Helping Children Cope with Changes from The New Normal

Children learn from what they see, and for this reason, adults and parents should handle Covid 19 calmly and confidently so they can provide the best support for them. Parents and caregivers who are better prepared will likely offer the most reassurance to others, which is especially true for young impressionable children.
Not all children will respond the same way to the stressors brought on by the Covid 19 pandemic, but there are some common changes to watch for. Some examples are excessive crying or irritation, returning to behaviors they have outgrown, excessive worry or sadness, unhealthy eating or sleeping habits, poor school performance, and difficulties with attention and concentration. 
Ways to Support Your Child 
Talk with your child about the Covid 19 pandemic and answer any questions they may have while sharing facts about covid 19 in a way your child will be able to understand. Limit your family's exposure to news coverage, including social media, because they may misinterpret what they witness and become frightened. Reassure your child that they are safe and let them know it is okay to feel upset. Share with them how you deal with your stress so that they can learn coping skills from you.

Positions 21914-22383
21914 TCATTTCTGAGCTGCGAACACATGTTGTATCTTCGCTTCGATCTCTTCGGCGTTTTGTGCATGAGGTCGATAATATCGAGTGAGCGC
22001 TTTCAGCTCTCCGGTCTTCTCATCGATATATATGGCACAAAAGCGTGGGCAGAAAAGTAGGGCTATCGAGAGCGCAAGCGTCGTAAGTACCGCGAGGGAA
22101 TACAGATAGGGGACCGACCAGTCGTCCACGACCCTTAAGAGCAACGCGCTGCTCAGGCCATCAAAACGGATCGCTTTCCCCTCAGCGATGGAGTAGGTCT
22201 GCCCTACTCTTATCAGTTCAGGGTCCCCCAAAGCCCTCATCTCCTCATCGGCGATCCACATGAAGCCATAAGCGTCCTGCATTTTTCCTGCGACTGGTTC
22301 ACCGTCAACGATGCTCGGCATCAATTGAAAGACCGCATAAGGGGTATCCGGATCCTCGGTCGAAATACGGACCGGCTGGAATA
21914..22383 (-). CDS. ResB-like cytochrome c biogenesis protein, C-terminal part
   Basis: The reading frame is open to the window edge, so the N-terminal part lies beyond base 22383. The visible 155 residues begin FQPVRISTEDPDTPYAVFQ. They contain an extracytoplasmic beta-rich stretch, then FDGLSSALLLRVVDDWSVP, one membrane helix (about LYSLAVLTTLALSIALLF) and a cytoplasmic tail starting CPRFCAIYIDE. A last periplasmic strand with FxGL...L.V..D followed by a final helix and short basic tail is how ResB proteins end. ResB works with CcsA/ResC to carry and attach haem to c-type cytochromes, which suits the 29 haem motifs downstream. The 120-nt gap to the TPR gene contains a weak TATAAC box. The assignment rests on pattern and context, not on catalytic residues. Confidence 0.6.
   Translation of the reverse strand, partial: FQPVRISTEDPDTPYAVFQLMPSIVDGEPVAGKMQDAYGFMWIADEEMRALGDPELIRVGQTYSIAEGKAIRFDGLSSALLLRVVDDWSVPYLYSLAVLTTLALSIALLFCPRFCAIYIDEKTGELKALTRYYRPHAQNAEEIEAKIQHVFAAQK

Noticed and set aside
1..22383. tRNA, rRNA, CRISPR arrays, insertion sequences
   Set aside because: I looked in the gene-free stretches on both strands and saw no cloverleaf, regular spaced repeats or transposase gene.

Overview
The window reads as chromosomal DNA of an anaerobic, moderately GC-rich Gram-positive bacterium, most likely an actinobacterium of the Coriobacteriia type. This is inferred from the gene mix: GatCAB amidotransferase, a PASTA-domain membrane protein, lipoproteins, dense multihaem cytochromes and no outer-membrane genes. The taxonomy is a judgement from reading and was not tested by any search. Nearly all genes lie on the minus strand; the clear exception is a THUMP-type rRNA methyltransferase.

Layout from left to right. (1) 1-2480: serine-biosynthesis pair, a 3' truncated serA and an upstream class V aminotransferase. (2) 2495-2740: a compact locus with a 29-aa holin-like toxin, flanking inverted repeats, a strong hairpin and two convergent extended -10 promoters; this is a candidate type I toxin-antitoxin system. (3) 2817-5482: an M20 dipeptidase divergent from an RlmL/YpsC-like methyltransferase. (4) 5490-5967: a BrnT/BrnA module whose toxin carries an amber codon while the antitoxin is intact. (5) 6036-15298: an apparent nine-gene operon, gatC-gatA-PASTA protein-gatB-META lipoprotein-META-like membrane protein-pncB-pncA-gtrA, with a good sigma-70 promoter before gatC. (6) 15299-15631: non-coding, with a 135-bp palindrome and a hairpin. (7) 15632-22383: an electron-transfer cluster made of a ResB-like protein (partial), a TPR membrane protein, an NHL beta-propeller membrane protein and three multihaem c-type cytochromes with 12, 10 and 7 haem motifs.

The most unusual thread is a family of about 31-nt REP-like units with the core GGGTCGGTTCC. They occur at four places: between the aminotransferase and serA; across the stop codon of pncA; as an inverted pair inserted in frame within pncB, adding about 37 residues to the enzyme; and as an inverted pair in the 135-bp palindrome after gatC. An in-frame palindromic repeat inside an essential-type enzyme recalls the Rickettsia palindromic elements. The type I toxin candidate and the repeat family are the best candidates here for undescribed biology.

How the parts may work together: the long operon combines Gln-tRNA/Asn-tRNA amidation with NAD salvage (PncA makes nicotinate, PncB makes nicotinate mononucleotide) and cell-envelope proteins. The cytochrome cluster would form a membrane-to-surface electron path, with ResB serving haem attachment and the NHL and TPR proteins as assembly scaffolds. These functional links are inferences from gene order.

Some other suggestions would be spending time with your child in meaningful activities, reading together, exercising, playing board games. Remember also that being a role model also means taking care of yourself. Get plenty of sleep, exercise, and eat well. Now that things are opening up, you can connect with friends and family members, and the support you gain from them can go a long way.
Maintain a Consistent Routine
Children find security when schedules and routines are kept consistent. Maintaining consistent bedtimes, mealtimes, and playtimes can help provide a sense of safety for a child. This level of predictability around their basic needs sends them calming messages both socially and biologically. 
Some other routines that you will want to be consistent with are getting up at the same time in the morning, bath times and nap times, and outdoor play. Even your schedules of housework, cooking, and cleaning will reassure them if you remain consistent.
Wear Face Masks
Wearing face masks in public will not only teach your child responsible behavior, but it will also get them in the habit of protecting themselves from the threat of infection. Surgical face masks are one solution because they are disposable, and you can send your child to school with extras. Still, cloth masks are highly recommended because they are durable and will stand up to your child's daily routine and eating habits.
A cloth mask should be double layered and fit snugly on the face covering the nose and mouth. Face masks should be worn indoors and while traveling. This includes travel on a school bus, plane, train, or other forms of public transportation. The more you can do to reassure and protect your child, the better it will go for everyone involved.

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